Reality vs. Fiction, According to Tom Clancy

tom Clancy Fiction Reality Quote

Today, April 12th, is the birth anniversary of Tom Clancy.

Tom Clancy was once a Maryland insurance broker with a passion for naval history.

Then he wrote The Hunt for Red October, which catapulted onto the New York Times bestseller list after President Reagan pronounced it “the perfect yarn”. Clancy was known for  weaving realism and intricate plotting into can’t-put-it-down suspense novels.

I can readily recall more than a few real-life situations that I’ve transferred to the page, only to find that they were unbelievable.  How can that be? It makes no sense that actual events or conversations don’t translate to fiction. Sense or not, the reality is that reality sometimes bends or tests or even shatters the suspended disbelief of our readers.  Why is that?

Have you ever written real life situations that were just too unbelievable to be included in your work?

Perhaps the entertaining conversation you overheard on the train doesn’t fit into your story. Or maybe your character wouldn’t be caught dead doing that crazy thing you saw the tourist do at the national park. It could be that what you observed was so jarring that it yanks your readers right out of the story.  Speaking of story, did that real-life tidbit actually further your plot or develop a character?  Did it serve a purpose?

The possibility exists that, sometimes, truth actually is stranger than fiction, and should be left alone. 

For now.

Keep it in your idea arsenal for another time.  You never know when your fiction could use that dose of actual real-life.

Photo taken by Gary Wayne Gilbert, 20 Nov 1989 at Burns Library, Boston College and is used under Creative Commons License.

How We Create Magic with Paper – Does It Matter?

How We Create Magic with Paper – Does It Matter?

Robert Sabuda illustrator and author, turns 54 today. He bucked convention and experimented with a variety of artistic approaches to book illustration, including batik, stained glass, and papyrus textures.  

Three time recipient of the Meggendorfer Prize (in honor of German illustrator Lothar Meggendorfer), Robert is a multiple No. 1 New York Times best-selling children’s book creator and has over five million books in print published in over 25 languages.

Robert focused on 3-D paper engineering during his studies at Pratt Institute in New York, and his enormously successful pop-up books, both for children and adults, showcase his mad skills.

 

Most Important Tool of All

Robert reminds us that the most important tool in our craft can’t be bought. Like Robert, we create magic with paper (okay, words, not necessarily on actual paper). He uses folds and engineering, we use language. We all use imagination – the magic emerges from inside our heads. The apps, the type of keyboard, the kind of pen or brand of paper, they don’t matter so much, do they?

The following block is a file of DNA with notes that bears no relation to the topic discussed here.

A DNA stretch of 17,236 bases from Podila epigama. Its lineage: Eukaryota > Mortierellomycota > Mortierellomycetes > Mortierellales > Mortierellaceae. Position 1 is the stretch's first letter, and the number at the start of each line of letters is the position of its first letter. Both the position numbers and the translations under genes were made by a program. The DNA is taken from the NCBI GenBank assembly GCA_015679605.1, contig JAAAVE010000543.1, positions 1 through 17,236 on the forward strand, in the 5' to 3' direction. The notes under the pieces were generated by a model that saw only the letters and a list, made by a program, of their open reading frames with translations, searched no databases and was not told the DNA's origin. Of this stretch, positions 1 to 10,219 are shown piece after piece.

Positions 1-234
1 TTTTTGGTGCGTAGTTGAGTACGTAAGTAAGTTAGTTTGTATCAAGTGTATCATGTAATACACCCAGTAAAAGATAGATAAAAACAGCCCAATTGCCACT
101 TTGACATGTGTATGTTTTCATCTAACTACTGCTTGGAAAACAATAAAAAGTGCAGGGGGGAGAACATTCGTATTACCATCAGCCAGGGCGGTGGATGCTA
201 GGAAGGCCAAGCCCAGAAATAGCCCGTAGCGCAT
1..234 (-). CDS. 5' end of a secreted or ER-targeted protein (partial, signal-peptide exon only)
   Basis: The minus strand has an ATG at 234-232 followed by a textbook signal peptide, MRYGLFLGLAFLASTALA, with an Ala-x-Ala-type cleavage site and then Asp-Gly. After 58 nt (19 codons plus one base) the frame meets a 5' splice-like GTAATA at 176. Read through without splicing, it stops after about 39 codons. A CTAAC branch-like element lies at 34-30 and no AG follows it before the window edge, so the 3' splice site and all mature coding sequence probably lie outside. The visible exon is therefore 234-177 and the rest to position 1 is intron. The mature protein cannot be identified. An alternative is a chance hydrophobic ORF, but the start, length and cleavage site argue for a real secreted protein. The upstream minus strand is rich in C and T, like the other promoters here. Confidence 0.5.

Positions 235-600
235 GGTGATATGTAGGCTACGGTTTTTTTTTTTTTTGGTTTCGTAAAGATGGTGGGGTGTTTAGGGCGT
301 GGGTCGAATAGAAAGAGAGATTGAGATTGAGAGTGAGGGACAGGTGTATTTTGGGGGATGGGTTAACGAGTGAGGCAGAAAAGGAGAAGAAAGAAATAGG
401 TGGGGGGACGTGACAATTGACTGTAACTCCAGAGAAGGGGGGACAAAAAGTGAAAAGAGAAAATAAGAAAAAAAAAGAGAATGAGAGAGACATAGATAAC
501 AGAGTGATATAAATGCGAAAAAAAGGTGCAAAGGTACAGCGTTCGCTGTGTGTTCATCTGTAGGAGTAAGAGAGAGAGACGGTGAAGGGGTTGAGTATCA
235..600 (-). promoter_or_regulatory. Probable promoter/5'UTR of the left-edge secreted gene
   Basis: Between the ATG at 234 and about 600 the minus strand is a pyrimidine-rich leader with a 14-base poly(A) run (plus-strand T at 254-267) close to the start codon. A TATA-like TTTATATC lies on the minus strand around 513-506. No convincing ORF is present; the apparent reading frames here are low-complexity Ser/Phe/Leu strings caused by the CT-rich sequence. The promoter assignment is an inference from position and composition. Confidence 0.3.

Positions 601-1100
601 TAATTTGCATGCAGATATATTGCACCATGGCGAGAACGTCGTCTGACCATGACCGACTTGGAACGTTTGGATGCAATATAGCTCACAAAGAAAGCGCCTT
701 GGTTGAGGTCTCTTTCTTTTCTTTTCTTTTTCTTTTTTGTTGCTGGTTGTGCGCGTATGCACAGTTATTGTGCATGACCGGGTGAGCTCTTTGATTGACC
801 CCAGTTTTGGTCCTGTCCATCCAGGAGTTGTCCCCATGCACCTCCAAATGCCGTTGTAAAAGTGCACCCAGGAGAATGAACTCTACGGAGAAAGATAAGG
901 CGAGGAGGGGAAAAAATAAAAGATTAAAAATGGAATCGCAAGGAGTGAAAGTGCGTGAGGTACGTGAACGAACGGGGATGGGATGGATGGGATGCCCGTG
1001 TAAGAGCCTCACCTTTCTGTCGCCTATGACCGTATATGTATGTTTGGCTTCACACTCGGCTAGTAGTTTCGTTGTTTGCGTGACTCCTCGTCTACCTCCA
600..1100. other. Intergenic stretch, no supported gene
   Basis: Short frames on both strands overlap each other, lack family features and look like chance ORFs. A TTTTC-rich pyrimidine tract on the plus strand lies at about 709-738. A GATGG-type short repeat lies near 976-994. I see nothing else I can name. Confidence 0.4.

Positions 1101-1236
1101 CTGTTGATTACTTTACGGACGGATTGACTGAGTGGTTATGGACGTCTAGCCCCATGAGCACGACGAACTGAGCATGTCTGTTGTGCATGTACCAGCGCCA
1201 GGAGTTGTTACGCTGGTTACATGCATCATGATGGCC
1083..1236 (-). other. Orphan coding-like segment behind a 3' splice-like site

Or perhaps they do.

How You Get the Words Down – Does it Matter?

Some of my most intriguing ideas seem to bloom with the flow of actual ink. I organize and plot primarily on a keyboard, making full use of assistive tech for word-processing, outlining, time-lining, world-building, formatting and whatever else I’m forgetting at this moment. If I didn’t have the convenience of online resources and cut-and-paste for my research, I’d probably never get past information gathering. I use all kinds of resources. But the bottom line is, I can use whatever medium is available to get that story out of my head and into the real world.  The magic comes from within.

How Does Your Magic Flow?

How about you?

  • Do you find that the mechanics of how you write has in impact on your creative process? 
  • Does the speed with which you get the words down impact your creative flow?
  • Does the ability to forego spelling worries in the latest app keep your mind focused on story? 
  • Does slowing down to write words out longhand help you think through the story?

I’ve spent a few paragraphs exploring how the mechanics of writing impacts the process of making a story. I have no doubt it varies from person to person. And now, having reflected, let’s get to writing. In any way you like.

 

Go Slow and Don’t Stop

Go Slow and Don’t Stop

“It does not matter how slowly you go as long as you do not stop.”   ~ Confucius

Confucius Statue

Today is the birth anniversary of Confucius, who would be 2,568 years old if he’d managed to stay alive for twenty or so extra centuries. 

Confucius was born on or about the equivalent of September 28, 551 B.C.E. He was a political figure, philosopher, educator, and founder of the Ru Chinese School of Thought. He was also an author and has been credited with writing or editing the Five Classics and other Chinese texts.*

We hear some version of his advice often these days, don’t we?

 

Just Keep Swimmin’

Persevere

One Step at at Time

Never Give Up!

Just Do It

 

The truth is, a hundred thousand words is daunting. I suspect it would be all the more so without my keyboard. Or a pen. Or paper. I’m pretty sure my chiseling skills are woefully inadequate.

Yes we’re pulled in umpteen directions and the clock never stops ticking. But we can carve out a few minutes most days, if we’re intentional about it.  And when I say we, I mean I. 

Because I’m great about talking about planning my writing. I acknowledge that a plan, a schedule, a timeline would be helpful.  And then I get distracted.

Sound familiar?

So, enough talk about writing. Time for me to write. How about you?

*Cunfucius peppered his writing quite generously with adverbs!

I am a Perfectionist Scaredy-Cat Writer

I am a Perfectionist Scaredy-Cat Writer

 

“I am a perfectionist and a scaredy-cat.”

~Elizabeth Winthrop Alsop

 

 

 

Elizabeth Winthrop Photo with Quote